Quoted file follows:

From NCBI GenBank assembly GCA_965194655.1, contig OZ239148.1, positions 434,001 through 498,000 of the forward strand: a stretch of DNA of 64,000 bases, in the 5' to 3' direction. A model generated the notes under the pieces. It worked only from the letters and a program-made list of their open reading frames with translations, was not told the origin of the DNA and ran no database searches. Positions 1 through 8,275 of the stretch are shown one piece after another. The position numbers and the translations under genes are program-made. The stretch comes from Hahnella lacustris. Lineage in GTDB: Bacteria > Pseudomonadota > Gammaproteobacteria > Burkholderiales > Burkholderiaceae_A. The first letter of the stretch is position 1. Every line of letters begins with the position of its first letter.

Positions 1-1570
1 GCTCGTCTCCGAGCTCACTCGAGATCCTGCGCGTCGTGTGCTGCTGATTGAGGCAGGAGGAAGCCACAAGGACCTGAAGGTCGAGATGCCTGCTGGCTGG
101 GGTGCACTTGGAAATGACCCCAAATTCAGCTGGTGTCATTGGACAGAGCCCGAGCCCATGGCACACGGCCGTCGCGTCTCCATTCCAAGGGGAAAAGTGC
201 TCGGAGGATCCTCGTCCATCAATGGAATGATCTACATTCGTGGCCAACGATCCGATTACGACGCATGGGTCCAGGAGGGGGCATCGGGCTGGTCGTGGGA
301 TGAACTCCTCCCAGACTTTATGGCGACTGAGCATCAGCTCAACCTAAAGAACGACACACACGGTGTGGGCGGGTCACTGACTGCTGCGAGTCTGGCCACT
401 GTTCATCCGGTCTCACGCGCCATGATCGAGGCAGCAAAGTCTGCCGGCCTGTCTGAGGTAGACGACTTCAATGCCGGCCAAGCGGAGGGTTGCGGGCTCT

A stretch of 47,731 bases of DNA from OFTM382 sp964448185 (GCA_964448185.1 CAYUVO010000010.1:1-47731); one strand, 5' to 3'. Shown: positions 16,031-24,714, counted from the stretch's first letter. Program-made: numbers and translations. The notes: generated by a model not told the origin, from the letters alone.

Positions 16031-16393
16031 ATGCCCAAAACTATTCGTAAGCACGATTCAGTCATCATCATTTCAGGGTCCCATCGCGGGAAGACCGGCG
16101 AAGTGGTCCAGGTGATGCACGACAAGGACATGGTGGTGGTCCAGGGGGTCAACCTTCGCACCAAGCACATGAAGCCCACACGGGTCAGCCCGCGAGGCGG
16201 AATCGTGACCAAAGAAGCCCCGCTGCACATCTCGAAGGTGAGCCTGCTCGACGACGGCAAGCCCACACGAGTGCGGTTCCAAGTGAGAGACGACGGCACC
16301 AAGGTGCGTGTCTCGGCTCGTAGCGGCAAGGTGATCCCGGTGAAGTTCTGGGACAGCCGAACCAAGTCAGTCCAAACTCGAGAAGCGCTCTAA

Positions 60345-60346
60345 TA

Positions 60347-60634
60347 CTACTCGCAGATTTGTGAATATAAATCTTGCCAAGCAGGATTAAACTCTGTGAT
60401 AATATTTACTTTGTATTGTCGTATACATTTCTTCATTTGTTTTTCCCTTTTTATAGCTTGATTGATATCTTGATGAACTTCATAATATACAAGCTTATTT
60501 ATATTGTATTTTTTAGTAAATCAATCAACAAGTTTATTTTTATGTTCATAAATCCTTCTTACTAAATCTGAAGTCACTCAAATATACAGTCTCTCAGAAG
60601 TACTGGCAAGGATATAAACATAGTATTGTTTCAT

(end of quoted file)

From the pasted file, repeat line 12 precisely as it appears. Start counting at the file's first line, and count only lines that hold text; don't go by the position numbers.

16201 AATCGTGACCAAAGAAGCCCCGCTGCACATCTCGAAGGTGAGCCTGCTCGACGACGGCAAGCCCACACGAGTGCGGTTCCAAGTGAGAGACGACGGCACC